This is not an isolated case. We have been told "barrato" numerous times and each case, we have felt it was most decidedly not cheap.

So now if we hire someone to do something and they say the price is "barrato", I come back with, "No, por favor decirme mas o menos cuanto me va a cobrar..." English translation: "No, please tell me more or less how much you are going to charge for this."


  • Shop around. Here prices vary widely on many things, I'd say more so than in the U.S. Everything from tires, to groceries, to pharmaceuticals or otc medicines vary from place to place. If you pay attention you can learn which stores have which things cheaper.

    For example we buy certain things at one grocery store and certain things at another. We found the lowest price pharmacy based on a recommendation from a friend. So ask your friends or people you meet!
    When buying big appliances, tv's and things like that, it really pays to shop around - you can save hundreds of dollars. Also, unlike many stores in the U.S., here you can ask for a discount and probably get one. Often there is 10% off for "cash" which usually includes paying with a debit card. But you can do even better by haggling and being ready to walk away to look for that tv or clothes dryer at the next store.

    Learn where the cheapest store is for "most things". In San Ramon there is a store called The Rey which has almost everything in the world you might need at a discount. Now, most of the stuff is made in China and so some of it is pure junk, but again you have to learn what is and what isn't junk.

    In our town there are many hardware stores and one has stuff the others don't and it's the most expensive. The others vary depending on what you buy so if you really want to save the most money on stuff you just have to ask the prices at 3-4 hardware stores and go back to the cheapest. Prices vary enough to make it worth it if you're on a tight budget.

So there are many ways to live on less in Costa Rica and most of it is just common sense. Be frugal, shop for prices, and don't insist on buying all the same stuff you bought in the USA or else you will have to pay dearly for it.

If you have any tips please write them in the Comments area but these are my top tips for HOW TO LIVE IN COSTA RICA ON A BUDGET!


  1. miguelbgood on September 2, 2017 at 9:23 pm

    I wanted to add here that sometimes it is hard to follow the advice “always pin them down to a price before they start” the work you want done!

    Here is a case in point:
    I went to my Tico friend to get someone trustworthy to come to my house to clean up our yard which had a bunch of old tree trunks and limbs in it from ICE cutting a bunch of trees they considered threatening to our/their power line. (This will be an upcoming post about how ICE are like AT&T of old or a mafia – they just do what they want and there is almost Nothing you can do about anything they do or don’t do.)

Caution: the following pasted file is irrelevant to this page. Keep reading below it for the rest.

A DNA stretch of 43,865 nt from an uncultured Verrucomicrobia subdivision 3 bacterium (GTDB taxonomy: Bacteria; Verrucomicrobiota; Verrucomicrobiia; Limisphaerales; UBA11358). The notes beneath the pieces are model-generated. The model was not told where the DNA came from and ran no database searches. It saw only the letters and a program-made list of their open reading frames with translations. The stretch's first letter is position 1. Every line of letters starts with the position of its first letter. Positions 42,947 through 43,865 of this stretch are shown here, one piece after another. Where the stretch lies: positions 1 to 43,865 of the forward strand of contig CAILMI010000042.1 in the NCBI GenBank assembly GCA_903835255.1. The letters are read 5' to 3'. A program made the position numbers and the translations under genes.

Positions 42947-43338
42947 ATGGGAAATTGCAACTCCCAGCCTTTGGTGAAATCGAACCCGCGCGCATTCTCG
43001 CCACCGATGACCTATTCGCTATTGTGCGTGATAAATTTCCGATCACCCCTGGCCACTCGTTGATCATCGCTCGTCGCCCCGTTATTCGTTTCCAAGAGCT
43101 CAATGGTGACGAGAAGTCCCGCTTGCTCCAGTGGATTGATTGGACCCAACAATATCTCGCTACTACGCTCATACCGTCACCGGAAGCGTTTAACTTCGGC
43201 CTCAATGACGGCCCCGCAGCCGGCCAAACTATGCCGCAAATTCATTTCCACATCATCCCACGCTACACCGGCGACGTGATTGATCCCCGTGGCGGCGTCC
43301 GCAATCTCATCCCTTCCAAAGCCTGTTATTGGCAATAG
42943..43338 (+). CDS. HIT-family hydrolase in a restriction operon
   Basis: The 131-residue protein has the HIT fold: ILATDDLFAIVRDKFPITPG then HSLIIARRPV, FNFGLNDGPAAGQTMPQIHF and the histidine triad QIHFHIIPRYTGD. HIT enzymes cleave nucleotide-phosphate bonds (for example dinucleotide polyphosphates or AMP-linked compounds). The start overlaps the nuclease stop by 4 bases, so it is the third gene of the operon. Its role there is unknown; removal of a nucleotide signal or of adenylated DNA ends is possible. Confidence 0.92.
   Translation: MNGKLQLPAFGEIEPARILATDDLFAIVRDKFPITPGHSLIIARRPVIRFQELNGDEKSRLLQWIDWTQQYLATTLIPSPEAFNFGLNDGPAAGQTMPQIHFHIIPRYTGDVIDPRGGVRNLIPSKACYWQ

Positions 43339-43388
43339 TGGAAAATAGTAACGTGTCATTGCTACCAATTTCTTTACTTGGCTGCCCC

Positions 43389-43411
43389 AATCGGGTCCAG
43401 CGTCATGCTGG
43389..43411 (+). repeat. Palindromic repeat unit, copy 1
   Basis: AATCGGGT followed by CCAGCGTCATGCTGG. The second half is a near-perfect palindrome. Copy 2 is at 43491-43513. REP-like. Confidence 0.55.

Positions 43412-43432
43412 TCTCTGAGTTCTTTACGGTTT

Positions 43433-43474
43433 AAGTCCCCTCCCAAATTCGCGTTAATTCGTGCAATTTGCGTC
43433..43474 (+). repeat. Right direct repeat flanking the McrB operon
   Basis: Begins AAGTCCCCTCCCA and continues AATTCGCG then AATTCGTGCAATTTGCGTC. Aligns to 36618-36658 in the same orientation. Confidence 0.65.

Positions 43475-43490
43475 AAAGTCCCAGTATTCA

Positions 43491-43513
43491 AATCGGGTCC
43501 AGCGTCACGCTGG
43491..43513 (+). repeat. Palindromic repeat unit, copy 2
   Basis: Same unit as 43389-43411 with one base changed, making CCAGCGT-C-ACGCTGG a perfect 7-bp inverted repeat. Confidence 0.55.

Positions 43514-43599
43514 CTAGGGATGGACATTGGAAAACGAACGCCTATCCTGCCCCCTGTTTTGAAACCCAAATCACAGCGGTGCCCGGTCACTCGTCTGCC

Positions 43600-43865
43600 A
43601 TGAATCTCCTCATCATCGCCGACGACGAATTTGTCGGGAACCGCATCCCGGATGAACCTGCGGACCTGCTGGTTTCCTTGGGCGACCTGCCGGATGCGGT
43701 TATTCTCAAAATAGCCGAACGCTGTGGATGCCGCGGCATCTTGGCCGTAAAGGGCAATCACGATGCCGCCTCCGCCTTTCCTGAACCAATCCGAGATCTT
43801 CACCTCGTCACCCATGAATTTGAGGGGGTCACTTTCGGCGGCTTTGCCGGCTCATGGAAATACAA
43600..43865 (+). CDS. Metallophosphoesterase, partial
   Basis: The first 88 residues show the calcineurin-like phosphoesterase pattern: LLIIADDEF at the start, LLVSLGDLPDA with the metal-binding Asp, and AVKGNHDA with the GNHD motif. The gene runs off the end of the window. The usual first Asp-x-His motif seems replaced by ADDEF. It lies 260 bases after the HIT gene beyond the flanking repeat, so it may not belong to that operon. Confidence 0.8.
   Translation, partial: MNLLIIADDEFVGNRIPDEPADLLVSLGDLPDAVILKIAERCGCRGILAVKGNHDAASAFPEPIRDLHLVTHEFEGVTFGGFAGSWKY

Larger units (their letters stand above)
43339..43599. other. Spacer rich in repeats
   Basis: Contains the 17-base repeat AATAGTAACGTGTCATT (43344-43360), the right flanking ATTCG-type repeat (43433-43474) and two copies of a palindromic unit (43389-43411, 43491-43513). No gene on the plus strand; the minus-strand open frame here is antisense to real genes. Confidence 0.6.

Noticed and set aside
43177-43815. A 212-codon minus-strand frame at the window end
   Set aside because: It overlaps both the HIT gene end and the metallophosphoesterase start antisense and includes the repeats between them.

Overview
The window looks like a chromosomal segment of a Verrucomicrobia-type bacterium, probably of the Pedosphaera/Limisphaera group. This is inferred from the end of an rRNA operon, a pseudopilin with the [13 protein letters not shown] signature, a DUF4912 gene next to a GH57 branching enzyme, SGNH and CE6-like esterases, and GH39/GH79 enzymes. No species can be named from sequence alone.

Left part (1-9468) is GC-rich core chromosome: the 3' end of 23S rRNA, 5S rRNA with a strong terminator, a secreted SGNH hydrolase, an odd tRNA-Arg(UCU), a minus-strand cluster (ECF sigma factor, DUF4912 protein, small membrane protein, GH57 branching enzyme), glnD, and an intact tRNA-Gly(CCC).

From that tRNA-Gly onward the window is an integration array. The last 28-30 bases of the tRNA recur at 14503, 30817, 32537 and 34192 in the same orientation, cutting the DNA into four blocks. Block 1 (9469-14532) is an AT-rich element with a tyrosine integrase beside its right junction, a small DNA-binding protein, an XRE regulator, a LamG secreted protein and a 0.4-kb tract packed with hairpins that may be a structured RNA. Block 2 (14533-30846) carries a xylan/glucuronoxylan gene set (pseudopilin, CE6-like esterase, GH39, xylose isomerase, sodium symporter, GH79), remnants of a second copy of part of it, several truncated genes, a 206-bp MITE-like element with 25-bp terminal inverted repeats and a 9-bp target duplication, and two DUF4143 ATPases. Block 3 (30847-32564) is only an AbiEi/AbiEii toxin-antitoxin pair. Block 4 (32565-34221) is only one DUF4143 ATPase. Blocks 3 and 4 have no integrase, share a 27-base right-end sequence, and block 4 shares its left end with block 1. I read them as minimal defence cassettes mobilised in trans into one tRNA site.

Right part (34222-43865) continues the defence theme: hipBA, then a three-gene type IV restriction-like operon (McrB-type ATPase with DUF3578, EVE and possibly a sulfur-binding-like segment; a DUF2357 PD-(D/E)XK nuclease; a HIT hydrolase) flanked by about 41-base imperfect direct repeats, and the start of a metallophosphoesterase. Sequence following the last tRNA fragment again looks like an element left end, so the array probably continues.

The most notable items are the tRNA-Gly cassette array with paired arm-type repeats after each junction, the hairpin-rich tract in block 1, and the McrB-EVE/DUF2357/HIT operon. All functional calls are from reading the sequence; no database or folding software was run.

So anyway my Tico friend couldn’t get the guy to commit to a price so I didn’t push for one. I had used the guy a couple times before and his price for his work was reasonable so I assumed (NEVER ASSUME!) he would be fair again in this case.

    For 4 hours work and using his truck just on my property in the driveway, both me and my Tico friend assumed his price would be around 20 mil or $35. But when the work was done he said “35 mil” which is close to $65. For 4 hours work, that is pretty much U.S. pricing. In this case I’m sure it was “gringo pricing”. That means the Tico figures you’re rich so he charges way more than he would charge any Tico for the same work.

    I said to him, “That seems very expensive!” to which he gave me a sheepish look (knowing that I knew I was given a “gringo price”) and sheepishly said “I worked HARD!” My friend worked hard on it too and he got $12 for his work (minus the truck but…)

    I, not wanting to create a hassle and make an enemy by telling the guy I felt he was abusing me because I’m a gringo, just said “Okay” and handed him the money. He smiled and said “Gracias”.

    My friend sent me a text message stating “He abused you with the price!”
    I wrote back “Yes, I know, that’s why I asked him about it. I’ll never hire him again.”
    My friend replied back, “He was stupid to do that. I won’t recommend him any more.”
    I said, “Nor will I. He just lost this client and others as well.”

    So it cost me about an extra 15 mil or $25 today to re-learn my advice from my own post:

    From now on if they say they “can’t” give me a price on the job I’ll push them to give me an hourly price instead and if they can’t give me a price I’ll say “I’m sorry, then I can’t use you. I have a limited income and have to know how much money this is going to cost me or else I might not be able to pay you.”

    They will often reply “It will be cheap”. “Barrata!” To which the reply should be:

  2. Richard and Lynda on August 22, 2019 at 5:56 pm

    Good evening,

    My husband and I are looking at Costa Rica for retirement in a few years but we want to purchase a 2/1 or 1/1 condo soon. We just do not know what area/region of Costa Rica to search especially since we are looking for a cheaper unit but hopefully in an decent area to live. Can you tell us anything of pricing for a condo/apartment and the area?

    • miguelbgood on January 8, 2020 at 8:17 pm

      No, sorry I would not know where to live in a condo. If you like city live then near San Jose would be the best as it offers the most conveniences. If you want a smaller town then I don’t really know. Maybe Heredia area?